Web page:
Wednesday, August 14, 2013

Battle of the Bulge: White Flour is Eeeeeevil

For one charming stage in my teenagehood, my digestive system was in painful knots every motzei Shabbos due to the white challah. Even now, after dutifully washing by a cousin's wedding and then again the next night by a sheva brachos, my stomach made its annoyance quite clear. I just can't consume the bleached stuff. 

If white flour is a main player in one's diet, I would respectfully suggest changing that. One of the benefits of whole wheat is, not only better nutrients, but higher fiber. Fiber = full. Full = less eating.  
One cereal that changed my life is Trader Joe's High Fiber Cereal.

In just 2/3 cup, there is 9 grams of fiber for just 80 calories. And the twigs don't taste too bad either. I add a little of Barbara's Shredded Oats or Shredded Spoonfuls (also available at Trader Joe's), which are also high fiber, for some flavor. 

The kinfauna LOVE the Barbara's Shredded Oats. The most unwilling eater will happily consume it. They call it "Lea's Favorite Cereal," and I never have to bribe them to have breakfast. Or dinner.

Costco carries wonderful whole wheat pitas and tortillas by Damascus Bakeries, 110 calories each and 7g of fiber. There is also this amazing multi-grain bread that is a whopping 150 calories a slice, so I am not going to recommend that (a sandwich, before the toppings, was already 300 calories).  

With whole wheat pasta one has to be a tad crafty. Look at the ingredients: "Enriched" is the word to avoid (it means that nutrients were stripped from the flour then added back. Ew). Make sure the pasta is made with whole wheat flour only; very often, even though the label says "whole-wheat," it could be a mere blend. The ingredients should say "100% whole wheat."

Kosher brands carry plenty of whole wheat options; I particularly like whole wheat macaroni. Whole wheat egg noodles for lukshen kugel is also a nice way to mix it up.
Alternate flours: I got into these because of my nephew with celiac disease; there are so many flours out there that are gluten-free and provide great amounts of fiber, like buckwheat (6g per 1/3 cup), white bean (8g per 1/4 cup! Say what? But it does have an aftertaste I can't stand), and corn (4g per1/4 cup).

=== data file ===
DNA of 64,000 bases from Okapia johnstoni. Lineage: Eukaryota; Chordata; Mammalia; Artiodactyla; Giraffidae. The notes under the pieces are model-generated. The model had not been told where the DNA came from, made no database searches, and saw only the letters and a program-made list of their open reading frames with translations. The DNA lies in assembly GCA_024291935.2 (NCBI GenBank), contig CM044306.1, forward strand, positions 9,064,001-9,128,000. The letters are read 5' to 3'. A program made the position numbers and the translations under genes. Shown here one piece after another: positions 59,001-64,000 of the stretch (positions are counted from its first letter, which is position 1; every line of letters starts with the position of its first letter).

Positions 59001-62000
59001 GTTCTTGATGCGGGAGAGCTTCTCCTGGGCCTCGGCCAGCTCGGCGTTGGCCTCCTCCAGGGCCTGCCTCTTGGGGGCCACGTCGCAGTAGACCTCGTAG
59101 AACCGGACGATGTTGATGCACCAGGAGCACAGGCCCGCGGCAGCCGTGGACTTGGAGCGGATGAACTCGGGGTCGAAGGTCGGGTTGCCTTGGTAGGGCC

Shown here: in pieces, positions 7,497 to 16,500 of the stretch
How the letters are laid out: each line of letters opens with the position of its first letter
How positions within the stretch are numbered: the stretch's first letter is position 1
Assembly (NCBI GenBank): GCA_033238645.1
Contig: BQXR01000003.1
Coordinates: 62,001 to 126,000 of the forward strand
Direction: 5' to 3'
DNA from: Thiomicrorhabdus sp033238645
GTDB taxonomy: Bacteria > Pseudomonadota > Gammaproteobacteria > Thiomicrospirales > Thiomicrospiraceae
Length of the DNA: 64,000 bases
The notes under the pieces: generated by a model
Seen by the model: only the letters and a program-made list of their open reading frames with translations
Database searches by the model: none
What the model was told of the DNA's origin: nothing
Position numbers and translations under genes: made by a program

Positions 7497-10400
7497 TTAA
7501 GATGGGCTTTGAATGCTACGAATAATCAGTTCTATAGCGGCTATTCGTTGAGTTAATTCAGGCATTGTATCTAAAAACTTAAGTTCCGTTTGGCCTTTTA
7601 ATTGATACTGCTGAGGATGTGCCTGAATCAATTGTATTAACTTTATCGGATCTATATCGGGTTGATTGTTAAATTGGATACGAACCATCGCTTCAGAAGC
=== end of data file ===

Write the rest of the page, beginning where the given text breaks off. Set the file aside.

I really like to use cornmeal (5g per 1/4 cup) and oat bran (6g per 1/3 cup) instead of standard bread crumbs. Like for shnitzel.

When making homemade challah, there are so many options in-store available for whole wheat flours; however, Ma gets hers from Canada, which experience has shown that the best whole wheat flour comes from there. If you have a friend living up north, have them get you a bag of Five Roses Whole Wheat Flour.


shhh said...

Thought you might find this interesting. We had a Shabbos guest from Toronto and she explained perhaps why "the best whole wheat flour comes from there".

"The most egregious example of how consumers are being misled is the use of the term “whole wheat.” In Canada, whole wheat is not much better than regular white flour. Under federal rules, up to 5 per cent of the wheat kernel – which translates to about 70 per cent of the germ, where the majority of nutrients, vitamins and healthy fats are found – can be removed and the resulting flour can still be called whole wheat. That means food manufacturers can label bread 100-per-cent whole wheat even if they have removed most of the nutrient-packed germ. (Because polyunsaturated fatty acids are found in the germ, removing it can help increase shelf life, which is why many manufacturers remove part of the kernel.)"-from

also see the second last paragraph here

Princess Lea said...

Aw, maaaaaan. There's that fantasy shot to hell. Now I have to break the news to Ma.

Thanks for the info!

shhh said...

yep, kinda a letdown, especially when you're aiming for the health benefits! sorry to be the bearer of bad news!

Princess Lea said...

Sigh. Time to crack out the gritty stuff, I guess.